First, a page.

I am moving on.

When my Dad walks it is beyond difficult. It takes two people and a walker to help him--one person to get him to standing and then to stay close by in case he falters and another person to help propel the paralyzed leg forward...but he's trying. By God he's trying.

And I am too.

It may take a lot of support and work and effort to help us but I will not remain paralyzed by infertility.

The Mister and I went on a couple of amazing trail runs while home. My parents live on acreage surrounded by the National Forest, where the trees tower over you at 100-150 feet. It was just us and the sounds of our shoes hitting the dirt trail and our labored breathing. Complete and amazing peacefulness. No talks of infertility dominated like the old days where we couldn't get a mile in and the topic would come up as we went round and round about our fate.

This time is was quiet.

As I was getting ready to go on said run I was helping my Dad do leg exercises.

I stood at the foot of my Dad's recliner as he tirelessly worked his right leg. Then it was time to do the left, the paralyzed one.

"But that one's so weak, Pumpkin. So weak."

"I know Dad, but I'm going to help you."

I started to help him bend his leg toward his body and then push it back out against the weight of my body. I was doing the work but it was the action that was important, to stretch his muscles that can so easily become contorted and tight and drawn up and resistant to movement.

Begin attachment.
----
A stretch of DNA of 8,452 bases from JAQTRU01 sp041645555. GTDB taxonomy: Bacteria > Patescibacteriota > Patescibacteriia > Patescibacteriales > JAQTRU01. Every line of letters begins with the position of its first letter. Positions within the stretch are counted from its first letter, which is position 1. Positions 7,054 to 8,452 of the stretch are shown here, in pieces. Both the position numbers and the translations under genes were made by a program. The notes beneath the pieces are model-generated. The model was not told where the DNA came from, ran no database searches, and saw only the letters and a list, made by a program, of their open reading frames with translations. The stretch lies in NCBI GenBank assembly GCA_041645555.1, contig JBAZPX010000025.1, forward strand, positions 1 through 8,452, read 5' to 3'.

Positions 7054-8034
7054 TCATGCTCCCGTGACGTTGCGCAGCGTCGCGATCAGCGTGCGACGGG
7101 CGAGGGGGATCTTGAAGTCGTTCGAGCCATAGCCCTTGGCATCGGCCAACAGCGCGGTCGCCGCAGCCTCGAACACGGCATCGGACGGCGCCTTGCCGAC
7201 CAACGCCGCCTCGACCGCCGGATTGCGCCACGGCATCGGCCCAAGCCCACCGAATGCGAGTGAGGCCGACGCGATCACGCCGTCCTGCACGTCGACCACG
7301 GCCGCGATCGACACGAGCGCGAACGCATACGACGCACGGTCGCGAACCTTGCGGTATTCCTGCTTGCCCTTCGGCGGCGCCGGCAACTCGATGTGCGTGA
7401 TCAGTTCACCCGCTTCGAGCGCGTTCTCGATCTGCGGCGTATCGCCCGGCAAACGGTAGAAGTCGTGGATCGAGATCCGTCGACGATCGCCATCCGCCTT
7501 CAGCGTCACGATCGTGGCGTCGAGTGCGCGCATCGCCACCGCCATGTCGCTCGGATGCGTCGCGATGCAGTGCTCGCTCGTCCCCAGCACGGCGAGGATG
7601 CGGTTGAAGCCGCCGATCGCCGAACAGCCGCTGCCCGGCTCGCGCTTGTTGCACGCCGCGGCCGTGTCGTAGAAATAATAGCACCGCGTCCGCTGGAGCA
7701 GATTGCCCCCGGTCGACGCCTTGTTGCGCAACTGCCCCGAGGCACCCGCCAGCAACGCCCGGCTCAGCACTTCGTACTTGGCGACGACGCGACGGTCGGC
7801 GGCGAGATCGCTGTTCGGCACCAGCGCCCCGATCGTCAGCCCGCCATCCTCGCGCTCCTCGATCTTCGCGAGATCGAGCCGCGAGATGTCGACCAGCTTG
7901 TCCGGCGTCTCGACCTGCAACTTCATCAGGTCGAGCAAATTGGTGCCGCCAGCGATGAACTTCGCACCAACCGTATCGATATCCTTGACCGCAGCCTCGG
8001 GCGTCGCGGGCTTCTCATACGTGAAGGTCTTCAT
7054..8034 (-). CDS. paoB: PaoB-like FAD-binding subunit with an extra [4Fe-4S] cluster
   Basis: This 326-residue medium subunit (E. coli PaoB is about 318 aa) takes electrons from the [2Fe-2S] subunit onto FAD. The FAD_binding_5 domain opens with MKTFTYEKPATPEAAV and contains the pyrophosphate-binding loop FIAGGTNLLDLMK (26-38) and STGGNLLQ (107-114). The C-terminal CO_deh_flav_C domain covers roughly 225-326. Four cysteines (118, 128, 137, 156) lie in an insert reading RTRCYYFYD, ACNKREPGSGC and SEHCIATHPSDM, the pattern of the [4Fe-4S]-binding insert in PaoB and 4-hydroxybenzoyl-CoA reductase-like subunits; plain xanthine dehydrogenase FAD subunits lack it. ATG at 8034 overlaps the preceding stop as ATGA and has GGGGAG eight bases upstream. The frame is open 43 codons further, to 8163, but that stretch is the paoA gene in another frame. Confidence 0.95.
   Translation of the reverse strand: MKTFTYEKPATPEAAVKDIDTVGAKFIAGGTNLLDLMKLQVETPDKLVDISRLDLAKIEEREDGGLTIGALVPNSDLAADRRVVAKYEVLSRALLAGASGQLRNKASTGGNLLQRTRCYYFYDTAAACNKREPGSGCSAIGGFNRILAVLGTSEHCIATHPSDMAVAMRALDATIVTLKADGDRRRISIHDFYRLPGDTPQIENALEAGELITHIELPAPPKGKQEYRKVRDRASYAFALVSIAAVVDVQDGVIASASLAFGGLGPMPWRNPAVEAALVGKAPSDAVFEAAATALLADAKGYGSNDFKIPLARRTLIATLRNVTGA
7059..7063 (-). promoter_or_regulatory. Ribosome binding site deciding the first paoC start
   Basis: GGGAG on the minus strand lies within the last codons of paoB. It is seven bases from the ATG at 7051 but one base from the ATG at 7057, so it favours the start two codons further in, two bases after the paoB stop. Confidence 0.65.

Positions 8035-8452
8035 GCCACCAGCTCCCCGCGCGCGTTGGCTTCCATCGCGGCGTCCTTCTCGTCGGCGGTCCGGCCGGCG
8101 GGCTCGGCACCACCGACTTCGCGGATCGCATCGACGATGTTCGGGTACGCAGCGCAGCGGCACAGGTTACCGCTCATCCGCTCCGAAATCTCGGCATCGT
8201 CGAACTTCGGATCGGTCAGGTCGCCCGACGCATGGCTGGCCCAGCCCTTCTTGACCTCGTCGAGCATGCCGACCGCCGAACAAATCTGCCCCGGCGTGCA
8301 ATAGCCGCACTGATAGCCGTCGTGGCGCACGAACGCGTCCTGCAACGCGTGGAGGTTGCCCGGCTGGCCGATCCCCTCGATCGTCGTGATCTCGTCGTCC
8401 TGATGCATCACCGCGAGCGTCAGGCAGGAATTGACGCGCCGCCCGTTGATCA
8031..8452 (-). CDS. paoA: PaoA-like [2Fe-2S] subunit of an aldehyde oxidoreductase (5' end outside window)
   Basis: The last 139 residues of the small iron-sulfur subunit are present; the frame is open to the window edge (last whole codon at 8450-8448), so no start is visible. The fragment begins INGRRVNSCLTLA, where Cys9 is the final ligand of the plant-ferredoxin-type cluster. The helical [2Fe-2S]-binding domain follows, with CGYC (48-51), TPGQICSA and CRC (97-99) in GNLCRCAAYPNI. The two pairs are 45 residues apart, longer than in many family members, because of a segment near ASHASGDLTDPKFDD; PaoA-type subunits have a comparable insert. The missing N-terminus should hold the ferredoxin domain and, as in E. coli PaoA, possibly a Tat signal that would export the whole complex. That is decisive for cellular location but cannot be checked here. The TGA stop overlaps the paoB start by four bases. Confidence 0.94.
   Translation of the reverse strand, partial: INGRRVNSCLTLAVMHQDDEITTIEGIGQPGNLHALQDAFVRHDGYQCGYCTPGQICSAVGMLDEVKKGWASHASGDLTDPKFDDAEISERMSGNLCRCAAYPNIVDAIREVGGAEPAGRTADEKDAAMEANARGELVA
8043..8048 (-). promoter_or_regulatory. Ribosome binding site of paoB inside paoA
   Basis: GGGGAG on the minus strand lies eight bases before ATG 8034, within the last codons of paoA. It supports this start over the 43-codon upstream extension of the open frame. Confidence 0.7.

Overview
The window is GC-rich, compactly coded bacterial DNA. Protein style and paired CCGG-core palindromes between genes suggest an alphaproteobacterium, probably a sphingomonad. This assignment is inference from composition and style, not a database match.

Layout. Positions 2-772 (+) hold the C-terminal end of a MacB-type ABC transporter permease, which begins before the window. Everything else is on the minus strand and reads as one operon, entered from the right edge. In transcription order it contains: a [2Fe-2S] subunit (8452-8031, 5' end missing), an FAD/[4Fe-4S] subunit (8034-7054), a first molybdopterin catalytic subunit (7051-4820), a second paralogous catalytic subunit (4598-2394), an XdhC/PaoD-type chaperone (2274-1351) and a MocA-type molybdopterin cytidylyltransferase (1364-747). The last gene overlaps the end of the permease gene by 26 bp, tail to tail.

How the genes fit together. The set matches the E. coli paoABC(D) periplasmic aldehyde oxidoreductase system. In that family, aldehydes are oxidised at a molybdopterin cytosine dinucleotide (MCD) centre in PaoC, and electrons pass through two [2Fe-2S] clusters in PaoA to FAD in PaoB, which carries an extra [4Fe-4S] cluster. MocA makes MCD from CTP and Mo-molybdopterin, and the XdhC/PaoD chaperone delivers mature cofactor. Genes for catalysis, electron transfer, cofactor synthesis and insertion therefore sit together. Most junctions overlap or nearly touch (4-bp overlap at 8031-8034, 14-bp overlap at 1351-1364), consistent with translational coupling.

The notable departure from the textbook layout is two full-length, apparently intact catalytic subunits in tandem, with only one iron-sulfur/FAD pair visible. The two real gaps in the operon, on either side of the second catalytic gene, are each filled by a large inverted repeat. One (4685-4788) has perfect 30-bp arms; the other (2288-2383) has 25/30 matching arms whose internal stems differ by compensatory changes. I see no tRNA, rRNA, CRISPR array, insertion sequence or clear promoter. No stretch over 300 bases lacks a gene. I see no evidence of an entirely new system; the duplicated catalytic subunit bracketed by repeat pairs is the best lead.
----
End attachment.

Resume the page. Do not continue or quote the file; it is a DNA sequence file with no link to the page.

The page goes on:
I decided to stop helping, just to see.

"Am I doing it Pumpkin?" he asked.

And my God, he was. It was small but it was movement. We all cheered and counted out his repetitions.

"I'm going to go run now Dad." I paused. I didn't want to hurt him. He was the runner in the family, after all. "And I'm going to run a mile for you Dad. Because you taught me how to be a runner."

I will not be paralyzed by this body that on some levels has betrayed me, and on so many others serves me perfectly well. I am taking steps--small, painful, but powerfully significant steps.

Am I doing it?

I think I am.

Tuesday, April 13, 2010

Encounters of the work kind...

I guess like all of you who blog, there are always posts swirling around in my mind. Then I come here and nothing comes out (surprised?). But I'm going to make an attempt to write about a few things that I have learned on the job that have nothing to do with lipids and heart disease.